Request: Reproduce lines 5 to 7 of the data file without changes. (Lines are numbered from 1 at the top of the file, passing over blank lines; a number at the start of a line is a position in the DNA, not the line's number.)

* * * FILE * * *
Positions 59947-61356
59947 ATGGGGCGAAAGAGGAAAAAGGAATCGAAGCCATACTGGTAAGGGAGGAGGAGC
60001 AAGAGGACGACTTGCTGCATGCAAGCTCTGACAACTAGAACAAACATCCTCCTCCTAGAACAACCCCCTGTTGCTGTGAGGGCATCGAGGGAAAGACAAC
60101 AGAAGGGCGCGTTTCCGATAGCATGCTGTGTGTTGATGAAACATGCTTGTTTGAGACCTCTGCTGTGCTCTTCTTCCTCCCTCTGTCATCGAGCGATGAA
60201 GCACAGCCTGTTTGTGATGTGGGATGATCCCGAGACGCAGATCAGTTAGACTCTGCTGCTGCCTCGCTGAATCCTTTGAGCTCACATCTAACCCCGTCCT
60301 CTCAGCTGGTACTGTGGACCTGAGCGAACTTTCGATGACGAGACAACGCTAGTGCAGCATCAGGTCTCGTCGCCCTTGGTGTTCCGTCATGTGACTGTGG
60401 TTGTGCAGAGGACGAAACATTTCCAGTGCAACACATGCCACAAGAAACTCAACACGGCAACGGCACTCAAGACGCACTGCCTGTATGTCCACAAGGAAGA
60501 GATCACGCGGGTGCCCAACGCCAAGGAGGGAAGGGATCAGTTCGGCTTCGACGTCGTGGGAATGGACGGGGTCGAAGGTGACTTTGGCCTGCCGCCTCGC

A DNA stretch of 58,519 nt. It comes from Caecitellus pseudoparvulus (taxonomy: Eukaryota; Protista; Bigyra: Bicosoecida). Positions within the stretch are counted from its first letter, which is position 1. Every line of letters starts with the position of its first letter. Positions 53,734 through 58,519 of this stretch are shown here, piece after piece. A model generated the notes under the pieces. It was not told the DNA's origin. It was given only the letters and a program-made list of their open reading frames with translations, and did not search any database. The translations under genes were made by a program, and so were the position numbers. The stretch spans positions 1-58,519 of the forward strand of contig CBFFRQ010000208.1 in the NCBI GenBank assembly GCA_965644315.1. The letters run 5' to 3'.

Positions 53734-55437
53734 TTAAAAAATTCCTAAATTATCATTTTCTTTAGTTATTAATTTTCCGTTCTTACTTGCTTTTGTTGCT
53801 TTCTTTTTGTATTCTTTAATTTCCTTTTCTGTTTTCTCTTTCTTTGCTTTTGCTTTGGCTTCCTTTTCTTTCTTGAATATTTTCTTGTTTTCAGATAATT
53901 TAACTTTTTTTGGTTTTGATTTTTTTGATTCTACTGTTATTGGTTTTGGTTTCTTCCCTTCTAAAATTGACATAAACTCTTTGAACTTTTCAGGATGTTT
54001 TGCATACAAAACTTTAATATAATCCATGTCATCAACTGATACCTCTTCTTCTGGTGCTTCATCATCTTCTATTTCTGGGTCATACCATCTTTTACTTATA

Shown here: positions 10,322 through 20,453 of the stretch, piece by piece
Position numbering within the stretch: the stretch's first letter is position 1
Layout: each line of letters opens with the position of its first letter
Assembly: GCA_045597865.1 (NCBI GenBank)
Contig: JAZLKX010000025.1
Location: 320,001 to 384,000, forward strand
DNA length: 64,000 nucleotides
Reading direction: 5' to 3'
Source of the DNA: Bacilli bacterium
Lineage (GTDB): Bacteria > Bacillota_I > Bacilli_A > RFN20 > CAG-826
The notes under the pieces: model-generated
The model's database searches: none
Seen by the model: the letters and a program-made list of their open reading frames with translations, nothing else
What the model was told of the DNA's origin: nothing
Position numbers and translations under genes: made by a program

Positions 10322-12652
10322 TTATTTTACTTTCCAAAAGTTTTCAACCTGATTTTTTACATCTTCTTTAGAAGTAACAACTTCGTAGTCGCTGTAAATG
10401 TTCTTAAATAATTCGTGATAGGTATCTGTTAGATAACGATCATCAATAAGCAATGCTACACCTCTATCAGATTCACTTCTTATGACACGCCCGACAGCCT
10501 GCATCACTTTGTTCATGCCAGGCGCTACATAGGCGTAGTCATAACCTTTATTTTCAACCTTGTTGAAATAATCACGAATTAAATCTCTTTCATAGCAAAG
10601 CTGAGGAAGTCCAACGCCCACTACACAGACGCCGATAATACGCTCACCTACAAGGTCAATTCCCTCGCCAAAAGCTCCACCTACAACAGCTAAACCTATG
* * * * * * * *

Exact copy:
60201 GCACAGCCTGTTTGTGATGTGGGATGATCCCGAGACGCAGATCAGTTAGACTCTGCTGCTGCCTCGCTGAATCCTTTGAGCTCACATCTAACCCCGTCCT
60301 CTCAGCTGGTACTGTGGACCTGAGCGAACTTTCGATGACGAGACAACGCTAGTGCAGCATCAGGTCTCGTCGCCCTTGGTGTTCCGTCATGTGACTGTGG
60401 TTGTGCAGAGGACGAAACATTTCCAGTGCAACACATGCCACAAGAAACTCAACACGGCAACGGCACTCAAGACGCACTGCCTGTATGTCCACAAGGAAGA